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From Wikipedia, the free encyclopedia

Russell Hicks
Russell Hicks (1937), in Fit For A King.jpg
Russell Hicks in Fit for a King (1937)
Edward Russell Hicks

(1895-06-04)June 4, 1895
DiedJune 1, 1957(1957-06-01) (aged 61)
Resting placeLos Angeles National Cemetery
Years active1933–1956

Edward Russell Hicks (June 4, 1895 – June 1, 1957) was an American film actor.[1] Hicks was born in 1895 in Baltimore, Maryland. During World War I, he served in the U.S. Army in France. He later became a lieutenant Colonel in the California State Guard.[2]

Hicks appeared in nearly 300 films between 1933 and 1956. He often appeared as a smooth-talking confidence man, or swindler as in the W.C. Fields film The Bank Dick (1940). Distinguished, suave and a consummate actor, Hicks played a variety of judges, corrupt officials, crooked businessmen and attorneys, working in a variety of mediums almost until his death. Hicks appeared once in the syndicated western television series The Cisco Kid as an uncle of the Gail Davis character, whom he threatens to disinherit if she marries a known gangster.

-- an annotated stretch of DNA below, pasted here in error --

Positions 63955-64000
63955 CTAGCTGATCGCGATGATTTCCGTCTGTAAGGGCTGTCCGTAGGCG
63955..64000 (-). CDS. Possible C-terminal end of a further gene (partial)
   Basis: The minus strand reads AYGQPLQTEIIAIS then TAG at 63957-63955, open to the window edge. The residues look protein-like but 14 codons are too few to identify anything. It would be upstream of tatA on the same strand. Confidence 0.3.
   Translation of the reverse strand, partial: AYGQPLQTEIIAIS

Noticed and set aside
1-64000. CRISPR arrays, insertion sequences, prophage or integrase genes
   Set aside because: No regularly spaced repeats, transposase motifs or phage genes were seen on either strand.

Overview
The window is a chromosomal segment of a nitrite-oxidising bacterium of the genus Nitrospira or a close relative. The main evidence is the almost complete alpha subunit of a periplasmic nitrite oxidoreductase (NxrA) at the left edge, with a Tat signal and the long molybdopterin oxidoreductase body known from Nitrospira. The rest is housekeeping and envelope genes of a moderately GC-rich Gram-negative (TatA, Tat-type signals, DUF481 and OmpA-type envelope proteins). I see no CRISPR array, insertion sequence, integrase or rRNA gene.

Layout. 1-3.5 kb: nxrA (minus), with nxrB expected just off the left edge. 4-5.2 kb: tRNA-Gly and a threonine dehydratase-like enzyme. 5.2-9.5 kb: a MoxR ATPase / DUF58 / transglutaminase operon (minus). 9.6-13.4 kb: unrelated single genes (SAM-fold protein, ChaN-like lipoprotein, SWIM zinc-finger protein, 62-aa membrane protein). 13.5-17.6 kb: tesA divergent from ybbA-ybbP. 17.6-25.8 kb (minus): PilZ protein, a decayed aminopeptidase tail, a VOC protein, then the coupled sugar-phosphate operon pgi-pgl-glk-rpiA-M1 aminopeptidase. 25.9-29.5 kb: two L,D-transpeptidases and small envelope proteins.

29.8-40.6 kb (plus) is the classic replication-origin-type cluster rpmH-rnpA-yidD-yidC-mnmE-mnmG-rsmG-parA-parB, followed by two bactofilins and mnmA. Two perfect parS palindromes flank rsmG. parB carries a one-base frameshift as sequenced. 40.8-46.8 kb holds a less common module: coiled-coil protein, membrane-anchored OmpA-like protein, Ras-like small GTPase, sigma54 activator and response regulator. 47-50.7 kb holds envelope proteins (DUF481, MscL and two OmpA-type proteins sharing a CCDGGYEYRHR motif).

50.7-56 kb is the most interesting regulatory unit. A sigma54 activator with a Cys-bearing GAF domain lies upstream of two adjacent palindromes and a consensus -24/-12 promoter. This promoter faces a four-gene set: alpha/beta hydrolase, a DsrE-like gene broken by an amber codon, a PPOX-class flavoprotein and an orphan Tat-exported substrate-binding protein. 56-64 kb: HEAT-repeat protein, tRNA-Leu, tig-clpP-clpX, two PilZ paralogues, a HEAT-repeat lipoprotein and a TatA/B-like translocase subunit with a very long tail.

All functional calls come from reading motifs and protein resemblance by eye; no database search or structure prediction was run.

Broadway plays in which Hicks acted included The Caine Mutiny Court-Martial (1954), On Borrowed Time (1953), Time for Elizabeth (1948), All the King's Horses (1934), The Little Black Book (1932), Nona (1932), Torch Song (1930), Goin' Home (1928), No Trespassing (1926), and The Wisecrackers (1925).[3]

On June 1, 1957, Hicks suffered a heart attack after an automobile accident and was dead on arrival at Santa Monica Receiving Hospital. He was 61.[2]


Selected television

Year Title Role Notes
1950 Cisco Kid Jasper King - Nancy's Uncle Episode "False Marriage"
1953 Death Valley Days Gov. Henry Foote Episode "Whirlwind Courtship" (1953)
1956 Cheyenne Col. Kilrain Episode "West of the River"


  1. ^ "Russell Hicks". Movies & TV Dept. The New York Times. 2014. Archived from the original on November 7, 2014. Retrieved March 28, 2015.
  2. ^ a b "Russell Hicks, Veteran Film-Stage Actor, Dies". The Los Angeles Times. California, Los Angeles. June 2, 1957. p. 2. Retrieved December 22, 2018 – via
  3. ^ "Russell Hicks". Internet Broadway Database. The Broadway League. Archived from the original on December 30, 2016. Retrieved April 1, 2020.

External links

This page was last edited on 26 August 2021, at 12:17
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